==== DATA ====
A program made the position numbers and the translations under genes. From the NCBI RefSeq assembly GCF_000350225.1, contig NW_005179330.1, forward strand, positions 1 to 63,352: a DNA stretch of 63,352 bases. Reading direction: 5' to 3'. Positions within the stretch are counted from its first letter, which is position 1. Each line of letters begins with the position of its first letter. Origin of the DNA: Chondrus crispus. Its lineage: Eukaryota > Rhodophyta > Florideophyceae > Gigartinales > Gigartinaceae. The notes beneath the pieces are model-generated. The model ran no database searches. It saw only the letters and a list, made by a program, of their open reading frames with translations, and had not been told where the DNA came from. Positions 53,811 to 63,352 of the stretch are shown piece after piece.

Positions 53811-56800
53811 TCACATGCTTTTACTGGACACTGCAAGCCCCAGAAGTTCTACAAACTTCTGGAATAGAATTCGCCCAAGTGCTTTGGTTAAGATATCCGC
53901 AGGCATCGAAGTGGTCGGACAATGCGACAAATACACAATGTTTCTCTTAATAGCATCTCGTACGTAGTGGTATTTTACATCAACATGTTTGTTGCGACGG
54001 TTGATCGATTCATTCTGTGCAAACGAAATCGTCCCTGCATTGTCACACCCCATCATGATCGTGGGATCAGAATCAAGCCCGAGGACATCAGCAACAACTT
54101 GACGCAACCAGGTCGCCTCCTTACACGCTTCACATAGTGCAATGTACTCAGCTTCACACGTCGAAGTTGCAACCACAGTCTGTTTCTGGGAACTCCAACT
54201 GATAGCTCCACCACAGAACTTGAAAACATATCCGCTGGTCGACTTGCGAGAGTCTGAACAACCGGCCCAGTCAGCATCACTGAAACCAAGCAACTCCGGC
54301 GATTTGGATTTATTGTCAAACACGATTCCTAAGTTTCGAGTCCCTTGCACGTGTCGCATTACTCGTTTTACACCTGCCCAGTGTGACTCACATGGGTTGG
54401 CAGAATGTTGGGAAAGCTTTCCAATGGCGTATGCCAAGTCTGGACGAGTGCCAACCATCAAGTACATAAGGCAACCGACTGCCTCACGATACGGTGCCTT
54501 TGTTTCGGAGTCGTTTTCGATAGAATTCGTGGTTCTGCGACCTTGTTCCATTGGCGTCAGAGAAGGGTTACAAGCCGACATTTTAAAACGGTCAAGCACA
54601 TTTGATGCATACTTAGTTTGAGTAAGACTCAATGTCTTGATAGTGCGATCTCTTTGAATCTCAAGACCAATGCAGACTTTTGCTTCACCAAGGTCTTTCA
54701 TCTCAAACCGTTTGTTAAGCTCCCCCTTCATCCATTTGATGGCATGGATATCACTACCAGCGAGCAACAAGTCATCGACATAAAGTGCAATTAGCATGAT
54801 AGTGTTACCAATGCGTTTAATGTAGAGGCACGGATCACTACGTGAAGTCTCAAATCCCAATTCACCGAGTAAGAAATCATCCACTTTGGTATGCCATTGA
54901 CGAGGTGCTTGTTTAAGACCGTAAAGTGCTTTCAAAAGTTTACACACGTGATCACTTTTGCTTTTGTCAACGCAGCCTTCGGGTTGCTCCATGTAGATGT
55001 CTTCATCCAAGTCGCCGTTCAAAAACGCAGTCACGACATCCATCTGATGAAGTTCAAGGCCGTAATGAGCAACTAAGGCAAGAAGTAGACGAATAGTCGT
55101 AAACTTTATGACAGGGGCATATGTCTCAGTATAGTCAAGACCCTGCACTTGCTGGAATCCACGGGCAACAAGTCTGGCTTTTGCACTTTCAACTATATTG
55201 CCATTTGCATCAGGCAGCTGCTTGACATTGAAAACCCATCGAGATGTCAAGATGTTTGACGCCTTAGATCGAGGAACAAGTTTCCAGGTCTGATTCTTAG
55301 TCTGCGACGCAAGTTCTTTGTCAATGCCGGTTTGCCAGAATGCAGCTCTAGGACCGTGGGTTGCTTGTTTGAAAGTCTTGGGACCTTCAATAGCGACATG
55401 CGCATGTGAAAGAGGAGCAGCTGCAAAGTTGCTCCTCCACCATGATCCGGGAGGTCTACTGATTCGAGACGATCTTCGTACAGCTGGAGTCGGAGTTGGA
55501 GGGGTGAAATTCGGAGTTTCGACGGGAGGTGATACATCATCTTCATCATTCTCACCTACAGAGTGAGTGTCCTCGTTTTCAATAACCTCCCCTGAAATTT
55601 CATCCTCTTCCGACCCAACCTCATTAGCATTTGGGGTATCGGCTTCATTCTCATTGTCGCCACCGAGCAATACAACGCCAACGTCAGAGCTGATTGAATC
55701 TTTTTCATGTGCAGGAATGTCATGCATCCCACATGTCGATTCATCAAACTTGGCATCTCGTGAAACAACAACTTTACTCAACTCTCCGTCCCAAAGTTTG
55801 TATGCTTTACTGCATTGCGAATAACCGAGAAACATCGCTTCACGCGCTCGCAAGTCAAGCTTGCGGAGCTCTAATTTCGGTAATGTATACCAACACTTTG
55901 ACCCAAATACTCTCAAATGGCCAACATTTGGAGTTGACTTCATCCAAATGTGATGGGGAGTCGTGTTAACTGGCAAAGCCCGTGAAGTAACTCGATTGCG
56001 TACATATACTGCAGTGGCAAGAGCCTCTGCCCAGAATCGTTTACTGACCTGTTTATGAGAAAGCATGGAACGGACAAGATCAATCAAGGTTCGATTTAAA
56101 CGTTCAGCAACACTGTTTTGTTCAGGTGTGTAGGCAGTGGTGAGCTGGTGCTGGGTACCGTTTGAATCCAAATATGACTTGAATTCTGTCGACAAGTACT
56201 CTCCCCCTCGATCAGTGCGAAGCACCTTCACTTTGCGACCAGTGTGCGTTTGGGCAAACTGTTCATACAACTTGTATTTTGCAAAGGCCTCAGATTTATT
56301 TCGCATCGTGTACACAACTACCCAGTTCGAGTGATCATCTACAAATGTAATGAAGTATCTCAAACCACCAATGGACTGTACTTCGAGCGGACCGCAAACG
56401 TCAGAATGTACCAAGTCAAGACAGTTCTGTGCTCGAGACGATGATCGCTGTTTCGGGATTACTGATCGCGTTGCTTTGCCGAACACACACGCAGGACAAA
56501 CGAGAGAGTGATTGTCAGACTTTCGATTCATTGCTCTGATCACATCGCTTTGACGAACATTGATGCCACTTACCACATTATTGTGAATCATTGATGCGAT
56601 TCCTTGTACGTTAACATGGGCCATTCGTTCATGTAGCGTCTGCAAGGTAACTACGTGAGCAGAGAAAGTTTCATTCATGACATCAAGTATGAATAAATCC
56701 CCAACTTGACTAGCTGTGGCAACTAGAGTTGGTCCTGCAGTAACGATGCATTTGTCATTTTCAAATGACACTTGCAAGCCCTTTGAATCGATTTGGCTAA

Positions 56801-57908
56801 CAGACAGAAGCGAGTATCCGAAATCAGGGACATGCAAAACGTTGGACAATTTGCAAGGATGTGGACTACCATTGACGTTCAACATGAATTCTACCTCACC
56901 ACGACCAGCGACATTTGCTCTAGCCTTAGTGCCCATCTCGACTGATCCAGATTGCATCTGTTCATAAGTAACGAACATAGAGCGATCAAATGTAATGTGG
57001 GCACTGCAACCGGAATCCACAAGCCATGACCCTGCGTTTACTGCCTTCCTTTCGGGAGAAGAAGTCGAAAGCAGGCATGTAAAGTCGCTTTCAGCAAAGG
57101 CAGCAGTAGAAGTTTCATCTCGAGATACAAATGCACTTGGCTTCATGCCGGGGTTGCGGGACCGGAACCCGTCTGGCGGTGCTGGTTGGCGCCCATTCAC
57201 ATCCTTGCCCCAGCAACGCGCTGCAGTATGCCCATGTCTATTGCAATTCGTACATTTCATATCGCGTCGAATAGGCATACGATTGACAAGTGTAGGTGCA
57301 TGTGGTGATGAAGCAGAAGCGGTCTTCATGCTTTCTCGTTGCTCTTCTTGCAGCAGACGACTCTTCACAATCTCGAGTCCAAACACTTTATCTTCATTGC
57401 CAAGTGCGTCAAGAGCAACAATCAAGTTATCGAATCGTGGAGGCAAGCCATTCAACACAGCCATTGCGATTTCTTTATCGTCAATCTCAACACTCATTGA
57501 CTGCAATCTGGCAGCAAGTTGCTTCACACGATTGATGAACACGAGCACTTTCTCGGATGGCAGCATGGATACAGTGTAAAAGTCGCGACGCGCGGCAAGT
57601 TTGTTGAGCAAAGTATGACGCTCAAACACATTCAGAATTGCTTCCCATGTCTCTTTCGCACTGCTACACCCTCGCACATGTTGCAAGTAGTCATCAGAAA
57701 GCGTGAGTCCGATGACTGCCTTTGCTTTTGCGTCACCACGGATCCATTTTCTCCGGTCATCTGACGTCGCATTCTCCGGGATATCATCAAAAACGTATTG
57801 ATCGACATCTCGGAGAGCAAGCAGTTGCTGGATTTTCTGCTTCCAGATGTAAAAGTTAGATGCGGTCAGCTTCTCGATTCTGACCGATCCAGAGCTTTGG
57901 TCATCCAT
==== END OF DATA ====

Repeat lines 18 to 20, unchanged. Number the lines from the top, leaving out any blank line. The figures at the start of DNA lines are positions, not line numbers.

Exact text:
55301 TCTGCGACGCAAGTTCTTTGTCAATGCCGGTTTGCCAGAATGCAGCTCTAGGACCGTGGGTTGCTTGTTTGAAAGTCTTGGGACCTTCAATAGCGACATG
55401 CGCATGTGAAAGAGGAGCAGCTGCAAAGTTGCTCCTCCACCATGATCCGGGAGGTCTACTGATTCGAGACGATCTTCGTACAGCTGGAGTCGGAGTTGGA
55501 GGGGTGAAATTCGGAGTTTCGACGGGAGGTGATACATCATCTTCATCATTCTCACCTACAGAGTGAGTGTCCTCGTTTTCAATAACCTCCCCTGAAATTT